Skip to contentSkip to navigation

Back to the future (of Facebook)

|May 16, 2016
Written by

Ellie Bramah

If you asked me a year ago what my favourite social platform was, I am confident that Facebook would not have been my answer. Popularity of platforms comes and goes – today Snapchat is all the rage, tomorrow Instagram has reasserted itself as leader of the pack.

For years, Facebook hasn’t been anywhere near the top of my list, even though I use it every single day. Even through the controversy Facebook is currently dealing with around its news content, and allegations of suppressing conservative news, today, I’m changing my tune.

The Facebook machine is ever-evolving, and having had a chance to chat with Jeremy Cain from Facebook Canada recently at the Canadian Marketing Association conference just sparked more of my interest. What was clear to me is that Facebook is listening to what users want. And even if not every experiment is successful, new apps and opportunities are changing the way business works.

Take Messenger for example. As a single user, my primary use of Messenger is responding to my mum when she sends me New Yorker articles I’ve already read. But for business, the opportunities seem endless. It’s a place where businesses can connect to customers directly to answer questions, build relationships and embody their brand. Practically, it’s even more interesting. Some companies are using Messenger to not only connect with customers, but as the platform to confirm orders and send shipping information. An interesting application considering that this kind of functionality has been the property of email for decades.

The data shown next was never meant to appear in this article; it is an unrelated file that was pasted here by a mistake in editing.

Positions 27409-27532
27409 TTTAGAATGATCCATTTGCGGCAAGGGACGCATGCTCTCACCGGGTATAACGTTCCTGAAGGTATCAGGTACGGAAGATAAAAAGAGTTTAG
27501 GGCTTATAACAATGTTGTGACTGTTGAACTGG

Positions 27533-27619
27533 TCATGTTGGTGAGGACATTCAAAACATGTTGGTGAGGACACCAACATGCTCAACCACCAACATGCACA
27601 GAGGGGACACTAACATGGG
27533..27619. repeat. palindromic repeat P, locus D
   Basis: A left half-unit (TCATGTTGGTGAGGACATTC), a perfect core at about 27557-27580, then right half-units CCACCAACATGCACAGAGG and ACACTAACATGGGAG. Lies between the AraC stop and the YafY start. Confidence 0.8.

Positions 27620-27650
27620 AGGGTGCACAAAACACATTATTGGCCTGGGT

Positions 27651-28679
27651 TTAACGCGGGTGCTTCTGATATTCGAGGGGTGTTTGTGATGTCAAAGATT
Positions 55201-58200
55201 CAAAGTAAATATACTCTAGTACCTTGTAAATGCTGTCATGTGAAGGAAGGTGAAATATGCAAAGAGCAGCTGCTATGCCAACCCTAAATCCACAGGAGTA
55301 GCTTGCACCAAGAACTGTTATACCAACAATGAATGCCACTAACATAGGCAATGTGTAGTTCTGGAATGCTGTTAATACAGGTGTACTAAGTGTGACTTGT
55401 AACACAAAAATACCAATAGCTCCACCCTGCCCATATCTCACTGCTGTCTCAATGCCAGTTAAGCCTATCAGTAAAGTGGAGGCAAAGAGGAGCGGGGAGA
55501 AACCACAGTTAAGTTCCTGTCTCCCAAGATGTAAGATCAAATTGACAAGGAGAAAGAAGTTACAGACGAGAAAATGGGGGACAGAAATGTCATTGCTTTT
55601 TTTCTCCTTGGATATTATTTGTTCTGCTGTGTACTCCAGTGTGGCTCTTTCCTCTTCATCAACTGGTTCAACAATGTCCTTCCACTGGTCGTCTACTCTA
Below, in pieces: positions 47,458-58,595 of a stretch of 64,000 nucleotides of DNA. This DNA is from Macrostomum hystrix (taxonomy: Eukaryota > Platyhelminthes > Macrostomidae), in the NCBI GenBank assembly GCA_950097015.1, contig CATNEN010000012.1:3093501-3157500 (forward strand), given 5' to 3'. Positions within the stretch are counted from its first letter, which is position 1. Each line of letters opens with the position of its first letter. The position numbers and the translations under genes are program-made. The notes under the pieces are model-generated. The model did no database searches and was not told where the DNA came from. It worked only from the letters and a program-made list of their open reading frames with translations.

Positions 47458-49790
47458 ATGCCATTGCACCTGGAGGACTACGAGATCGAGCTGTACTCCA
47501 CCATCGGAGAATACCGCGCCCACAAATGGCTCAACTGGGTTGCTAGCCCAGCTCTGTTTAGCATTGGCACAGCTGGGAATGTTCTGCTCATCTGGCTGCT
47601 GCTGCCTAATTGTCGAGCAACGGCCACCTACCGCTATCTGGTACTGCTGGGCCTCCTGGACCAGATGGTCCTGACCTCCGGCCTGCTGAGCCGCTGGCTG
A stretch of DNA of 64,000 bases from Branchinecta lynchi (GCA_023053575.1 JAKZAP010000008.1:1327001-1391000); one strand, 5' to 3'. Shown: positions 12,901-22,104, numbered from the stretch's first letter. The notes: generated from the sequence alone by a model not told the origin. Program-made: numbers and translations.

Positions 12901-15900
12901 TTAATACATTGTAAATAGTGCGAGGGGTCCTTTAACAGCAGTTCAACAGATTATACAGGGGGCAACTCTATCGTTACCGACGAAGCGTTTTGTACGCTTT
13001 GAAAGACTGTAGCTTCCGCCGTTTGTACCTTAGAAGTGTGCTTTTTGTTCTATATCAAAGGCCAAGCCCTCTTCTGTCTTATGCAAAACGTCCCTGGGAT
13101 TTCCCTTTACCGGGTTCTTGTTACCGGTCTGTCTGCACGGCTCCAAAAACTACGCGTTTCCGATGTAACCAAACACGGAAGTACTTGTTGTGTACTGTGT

Facebook Live isn’t a stand-alone app, but I’m equally intrigued by its applications for clients. Brands are embracing the more conversational, approachable live experience to bridge the gap between an organization and a real human. For me, Facebook is becoming the go-to place for new, interesting, immersive experiences and opportunities. And I’m liking it. There’s power in a one-platform model – analyzing behavior and trends could become more cohesive.

Do I think Facebook is taking over? No. But am I excited about what they’re bringing to the table? Absolutely. We need to be paying attention to what’s possible, and how it can help clients connect with the people who matter most to them.

——— Ellie Bramah is a former Director of Creative Strategy at NATIONAL Public Relations


Written by Ellie Bramah

Art on Instagram: Bold, real and engaging
January 20, 2016